Hissein Habré, A Chadian Tragedy

Mahamat-Saleh Haroun

«We must achieve justice, so that we one day may cry for our dead,» says Clément Abaïfouta in Hissein Habré, A Chadian Tragedy.

The current Film from the South documentary (which was also screened at the Bergen International Film Festival last month) portrays the many human rights violations committed in Chad during the 1982-1990 rule of President Hissein Habré. This is a part of African history which did not garner much attention from the rest of the world, despite the fact that tens of thousands of people lost their lives during his particularly brutal regime.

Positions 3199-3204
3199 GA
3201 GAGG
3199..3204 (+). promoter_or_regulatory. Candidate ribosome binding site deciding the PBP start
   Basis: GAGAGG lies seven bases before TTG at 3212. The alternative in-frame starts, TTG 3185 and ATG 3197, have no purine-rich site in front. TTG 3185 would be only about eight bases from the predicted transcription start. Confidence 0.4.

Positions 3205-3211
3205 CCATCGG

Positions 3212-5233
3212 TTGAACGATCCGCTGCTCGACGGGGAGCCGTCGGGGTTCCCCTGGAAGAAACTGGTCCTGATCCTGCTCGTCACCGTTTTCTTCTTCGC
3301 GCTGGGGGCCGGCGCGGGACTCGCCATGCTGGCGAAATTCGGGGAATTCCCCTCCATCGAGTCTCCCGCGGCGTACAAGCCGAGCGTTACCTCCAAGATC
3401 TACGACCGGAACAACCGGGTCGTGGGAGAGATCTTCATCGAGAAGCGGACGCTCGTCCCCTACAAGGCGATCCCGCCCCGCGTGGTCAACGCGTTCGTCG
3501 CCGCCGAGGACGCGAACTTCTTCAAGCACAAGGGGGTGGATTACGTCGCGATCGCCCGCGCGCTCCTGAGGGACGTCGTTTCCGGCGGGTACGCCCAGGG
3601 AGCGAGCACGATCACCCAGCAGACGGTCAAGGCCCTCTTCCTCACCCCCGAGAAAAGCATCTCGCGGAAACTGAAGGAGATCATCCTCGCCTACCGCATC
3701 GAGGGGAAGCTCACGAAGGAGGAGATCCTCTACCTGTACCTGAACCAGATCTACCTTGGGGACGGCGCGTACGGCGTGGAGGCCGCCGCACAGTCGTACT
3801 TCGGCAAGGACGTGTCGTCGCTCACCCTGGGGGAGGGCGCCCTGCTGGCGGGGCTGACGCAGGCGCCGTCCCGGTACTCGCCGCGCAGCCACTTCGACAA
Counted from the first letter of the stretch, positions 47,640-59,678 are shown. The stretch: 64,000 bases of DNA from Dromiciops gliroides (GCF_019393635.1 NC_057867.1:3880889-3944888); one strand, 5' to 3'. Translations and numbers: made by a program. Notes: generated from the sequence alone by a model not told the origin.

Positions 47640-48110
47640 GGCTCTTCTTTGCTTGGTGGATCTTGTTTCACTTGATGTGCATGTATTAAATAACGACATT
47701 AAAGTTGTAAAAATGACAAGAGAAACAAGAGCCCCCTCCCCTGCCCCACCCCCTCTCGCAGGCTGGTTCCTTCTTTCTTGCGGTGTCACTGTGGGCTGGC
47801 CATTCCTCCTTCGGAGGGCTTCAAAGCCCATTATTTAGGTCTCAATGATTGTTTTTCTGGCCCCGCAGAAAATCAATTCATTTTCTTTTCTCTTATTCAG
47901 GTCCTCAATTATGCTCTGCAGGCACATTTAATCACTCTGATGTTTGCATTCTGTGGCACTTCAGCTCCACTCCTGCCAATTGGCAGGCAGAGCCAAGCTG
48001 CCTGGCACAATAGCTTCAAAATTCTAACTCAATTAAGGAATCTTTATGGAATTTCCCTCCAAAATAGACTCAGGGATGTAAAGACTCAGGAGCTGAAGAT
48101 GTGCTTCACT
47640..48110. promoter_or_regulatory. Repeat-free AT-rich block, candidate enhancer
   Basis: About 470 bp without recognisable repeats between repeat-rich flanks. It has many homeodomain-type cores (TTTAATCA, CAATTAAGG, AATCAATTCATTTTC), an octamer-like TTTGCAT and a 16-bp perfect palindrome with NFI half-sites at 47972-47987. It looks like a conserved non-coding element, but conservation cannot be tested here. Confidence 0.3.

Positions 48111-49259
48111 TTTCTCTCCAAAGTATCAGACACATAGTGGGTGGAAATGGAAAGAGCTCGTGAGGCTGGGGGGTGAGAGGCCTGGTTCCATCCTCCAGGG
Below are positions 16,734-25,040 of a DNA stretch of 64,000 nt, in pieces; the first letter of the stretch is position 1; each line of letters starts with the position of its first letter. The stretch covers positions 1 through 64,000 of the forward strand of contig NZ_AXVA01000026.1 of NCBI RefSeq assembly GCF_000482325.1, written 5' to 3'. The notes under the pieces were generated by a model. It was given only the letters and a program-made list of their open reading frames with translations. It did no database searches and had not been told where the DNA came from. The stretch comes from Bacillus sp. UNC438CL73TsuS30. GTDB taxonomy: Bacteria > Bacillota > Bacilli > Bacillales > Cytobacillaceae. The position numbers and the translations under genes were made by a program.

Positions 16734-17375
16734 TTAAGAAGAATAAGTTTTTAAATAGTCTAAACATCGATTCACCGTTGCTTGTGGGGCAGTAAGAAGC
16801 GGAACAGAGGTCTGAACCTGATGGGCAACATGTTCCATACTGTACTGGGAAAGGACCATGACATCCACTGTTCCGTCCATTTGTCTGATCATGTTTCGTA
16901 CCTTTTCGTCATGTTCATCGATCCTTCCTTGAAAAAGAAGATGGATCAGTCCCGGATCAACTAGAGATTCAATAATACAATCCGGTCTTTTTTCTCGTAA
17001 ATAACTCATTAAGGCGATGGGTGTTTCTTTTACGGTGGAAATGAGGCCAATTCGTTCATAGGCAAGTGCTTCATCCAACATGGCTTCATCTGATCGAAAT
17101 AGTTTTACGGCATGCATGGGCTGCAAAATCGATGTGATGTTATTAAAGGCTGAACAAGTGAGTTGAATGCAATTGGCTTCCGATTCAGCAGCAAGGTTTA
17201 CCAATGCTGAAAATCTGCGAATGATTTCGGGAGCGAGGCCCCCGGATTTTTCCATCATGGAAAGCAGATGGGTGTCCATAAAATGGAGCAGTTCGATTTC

In the eyes of the West, Libya’s Gaddafi was the African continent’s big enemy, whilst Habré and his feared, secret police were allegedly supported by both France and the USA.

In 2015, Habré was, at long last, put on trial in a special Senegalese court, accused of crimes against mankind, as the first African despot made responsible for his actions in a trial supported by the African union. This lead to the man dubbed «the Pinochet of Africa» in May this year being sentenced to life imprisonment for sexual slavery, torture and to have ordered the slaughter of 40,000 people.

HISSEIN HABRÈ, A CHADIAN TRAGEDY. Director: Mahamat-Saleh Haroun

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